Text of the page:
I am currently most passionate about a few areas of scholarship-practice: 1) developing innovative community psychology education models grounded in a liberatory critical approach, 2) participating in and supporting transdisciplinary community-based research to address multiple social problems simultaneously through educational opportunities promoting transformational systems leadership; 3) facilitating and conducting community-level research and evaluation to uncover ideological structures driving the function of dominant culture-based community systems, and 4) participating with the global Community Psychology movement to uncover larger processes of colonialism while promoting decolonial praxis as a guiding and generating force locally.

Goals & Aspirations in Coming Years

Overall, my interests involve uncovering values systems that drive the structure and function of community systems, disrupting oppressive structures that perpetuate a multitude of social problems, and work to create settings that cultivate more ethical ways of being. I seek to co-create spaces where I can engage with others through as much of a pleasure activism approach as possible. More recent writing projects include: 1) uncovering ideologies of colonialism influencing interorganizational collaboratives using a critical community psychology framework; 2) articulating a continuum of community psychology practice/praxis; 3) examining community psychology education within a global decolonial context; and 4) developing a deeper understanding of what it means to live embodied praxis towards building the Decolonial Village.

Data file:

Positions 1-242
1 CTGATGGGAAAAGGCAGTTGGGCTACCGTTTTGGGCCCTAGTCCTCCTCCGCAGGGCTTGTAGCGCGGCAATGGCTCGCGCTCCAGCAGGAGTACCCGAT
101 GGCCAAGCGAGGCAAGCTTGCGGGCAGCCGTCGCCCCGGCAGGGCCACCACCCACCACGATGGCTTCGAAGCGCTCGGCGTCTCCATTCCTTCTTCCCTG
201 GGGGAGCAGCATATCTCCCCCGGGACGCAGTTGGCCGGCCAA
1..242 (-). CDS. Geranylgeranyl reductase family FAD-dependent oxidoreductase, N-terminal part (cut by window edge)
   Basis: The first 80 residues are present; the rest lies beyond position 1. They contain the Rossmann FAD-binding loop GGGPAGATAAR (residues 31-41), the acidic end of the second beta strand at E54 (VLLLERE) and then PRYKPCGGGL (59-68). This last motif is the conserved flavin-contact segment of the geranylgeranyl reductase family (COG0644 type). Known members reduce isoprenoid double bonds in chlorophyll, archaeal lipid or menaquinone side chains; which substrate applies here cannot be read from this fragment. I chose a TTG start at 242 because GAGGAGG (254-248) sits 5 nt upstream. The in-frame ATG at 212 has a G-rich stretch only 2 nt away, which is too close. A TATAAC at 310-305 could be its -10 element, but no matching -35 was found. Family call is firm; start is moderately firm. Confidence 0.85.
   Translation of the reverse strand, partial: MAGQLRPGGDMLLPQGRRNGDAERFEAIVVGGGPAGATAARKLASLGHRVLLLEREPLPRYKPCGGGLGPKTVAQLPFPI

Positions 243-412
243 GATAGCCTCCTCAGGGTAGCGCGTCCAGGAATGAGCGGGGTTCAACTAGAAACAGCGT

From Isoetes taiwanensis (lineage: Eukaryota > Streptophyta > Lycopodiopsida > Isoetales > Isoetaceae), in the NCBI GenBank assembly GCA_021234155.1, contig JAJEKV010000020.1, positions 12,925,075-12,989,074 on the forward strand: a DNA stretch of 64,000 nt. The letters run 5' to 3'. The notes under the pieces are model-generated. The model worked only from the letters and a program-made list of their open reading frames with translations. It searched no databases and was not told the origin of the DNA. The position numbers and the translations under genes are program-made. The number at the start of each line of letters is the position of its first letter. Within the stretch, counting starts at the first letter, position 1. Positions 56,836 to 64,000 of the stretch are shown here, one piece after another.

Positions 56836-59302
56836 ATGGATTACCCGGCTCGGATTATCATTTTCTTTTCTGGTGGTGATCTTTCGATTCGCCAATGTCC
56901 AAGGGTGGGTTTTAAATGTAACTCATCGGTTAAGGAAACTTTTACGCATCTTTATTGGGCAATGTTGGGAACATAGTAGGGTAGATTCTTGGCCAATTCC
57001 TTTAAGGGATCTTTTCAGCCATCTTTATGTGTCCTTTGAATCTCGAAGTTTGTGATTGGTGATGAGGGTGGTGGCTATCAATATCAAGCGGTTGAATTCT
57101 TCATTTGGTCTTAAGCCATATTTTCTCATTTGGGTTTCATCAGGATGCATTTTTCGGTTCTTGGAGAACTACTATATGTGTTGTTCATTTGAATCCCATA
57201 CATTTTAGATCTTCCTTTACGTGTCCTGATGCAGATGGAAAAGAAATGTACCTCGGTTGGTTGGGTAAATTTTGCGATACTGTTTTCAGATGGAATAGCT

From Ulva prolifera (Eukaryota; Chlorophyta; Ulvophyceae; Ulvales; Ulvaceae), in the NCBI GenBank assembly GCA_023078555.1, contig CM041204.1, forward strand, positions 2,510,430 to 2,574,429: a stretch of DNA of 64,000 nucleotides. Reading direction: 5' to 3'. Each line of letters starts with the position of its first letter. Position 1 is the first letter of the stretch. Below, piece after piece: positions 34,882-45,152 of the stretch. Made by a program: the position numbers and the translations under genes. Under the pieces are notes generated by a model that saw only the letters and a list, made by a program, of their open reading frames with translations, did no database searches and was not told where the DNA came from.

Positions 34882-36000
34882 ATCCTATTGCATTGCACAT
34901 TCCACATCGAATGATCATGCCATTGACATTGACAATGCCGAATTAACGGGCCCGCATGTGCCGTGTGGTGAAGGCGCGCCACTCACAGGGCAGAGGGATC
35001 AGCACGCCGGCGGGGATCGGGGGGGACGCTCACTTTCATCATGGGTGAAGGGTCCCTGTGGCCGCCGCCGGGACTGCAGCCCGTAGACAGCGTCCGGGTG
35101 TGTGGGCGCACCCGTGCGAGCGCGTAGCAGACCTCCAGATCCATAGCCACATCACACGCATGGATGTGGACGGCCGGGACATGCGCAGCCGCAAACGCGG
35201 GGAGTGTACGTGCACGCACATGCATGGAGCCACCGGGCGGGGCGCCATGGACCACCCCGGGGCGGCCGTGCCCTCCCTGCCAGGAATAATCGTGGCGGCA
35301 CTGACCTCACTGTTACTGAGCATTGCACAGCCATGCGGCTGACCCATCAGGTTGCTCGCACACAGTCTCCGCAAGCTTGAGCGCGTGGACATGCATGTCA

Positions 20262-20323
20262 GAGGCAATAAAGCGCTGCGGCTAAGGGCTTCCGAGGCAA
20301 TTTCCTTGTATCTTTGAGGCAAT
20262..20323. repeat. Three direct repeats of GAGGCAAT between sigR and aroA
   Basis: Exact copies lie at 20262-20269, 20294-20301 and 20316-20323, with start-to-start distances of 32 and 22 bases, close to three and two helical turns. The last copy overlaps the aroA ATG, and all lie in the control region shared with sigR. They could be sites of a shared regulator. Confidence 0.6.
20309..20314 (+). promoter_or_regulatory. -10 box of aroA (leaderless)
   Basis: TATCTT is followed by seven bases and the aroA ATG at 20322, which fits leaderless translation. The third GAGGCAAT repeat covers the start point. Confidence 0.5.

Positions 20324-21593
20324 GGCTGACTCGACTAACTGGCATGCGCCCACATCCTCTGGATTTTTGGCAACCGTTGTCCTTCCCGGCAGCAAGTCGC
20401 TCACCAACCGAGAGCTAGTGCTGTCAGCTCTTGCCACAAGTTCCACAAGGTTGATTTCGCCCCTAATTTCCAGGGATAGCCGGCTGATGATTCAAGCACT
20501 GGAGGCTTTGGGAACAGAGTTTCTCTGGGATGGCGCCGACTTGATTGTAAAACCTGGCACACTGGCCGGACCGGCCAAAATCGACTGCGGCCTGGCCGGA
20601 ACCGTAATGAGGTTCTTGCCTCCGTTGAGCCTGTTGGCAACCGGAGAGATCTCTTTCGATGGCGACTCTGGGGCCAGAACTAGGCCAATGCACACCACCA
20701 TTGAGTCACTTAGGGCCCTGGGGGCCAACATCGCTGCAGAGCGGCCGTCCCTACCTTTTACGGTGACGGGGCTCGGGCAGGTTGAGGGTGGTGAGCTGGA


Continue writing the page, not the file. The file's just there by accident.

Lessons Learned from My Work

We work on issues that can feel extremely heavy, in many ways. I believe it is important that we find our people; the people that help us to connect to our true selves, and cultivate spaces to enjoy one another while we are on this earth. The topics are serious, and the problems are real, but we don’t need to take ourselves so seriously all the time. I try to remember this – that it’s ok and important to laugh – to remember that we are beautiful in all our humanity. I have learned that no matter the roles we hold, or the contexts we are in, we always have the option be kind to one another and drop all the pretense. We must work to acknowledge the dynamics we are living in, including being keenly aware of the power we hold. We also need to see past the ways in which we have been taught to view and treat each other, and choose to connect on a more human level. Let’s choose to expand our idea of family to connect authentically with all, as we are all part of the human family.    

Additional Highlights

I am most active in the American Evaluation Association, the Chicagoland Evaluation Association, and SCRA. I am currently participating with the SCRA Council on Education with an interest in supporting innovations in education that can enhance our ability to promote community transformation for minority and indigenous populations within the US and abroad. In addition, I currently participate in building the Decolonial Village with the Psychologists for Social Responsibility Decolonial Racial Justice Action group. I am also the recent recipient of the 2019 NLU Excellence in Research, Scholarship & Inquiry Award.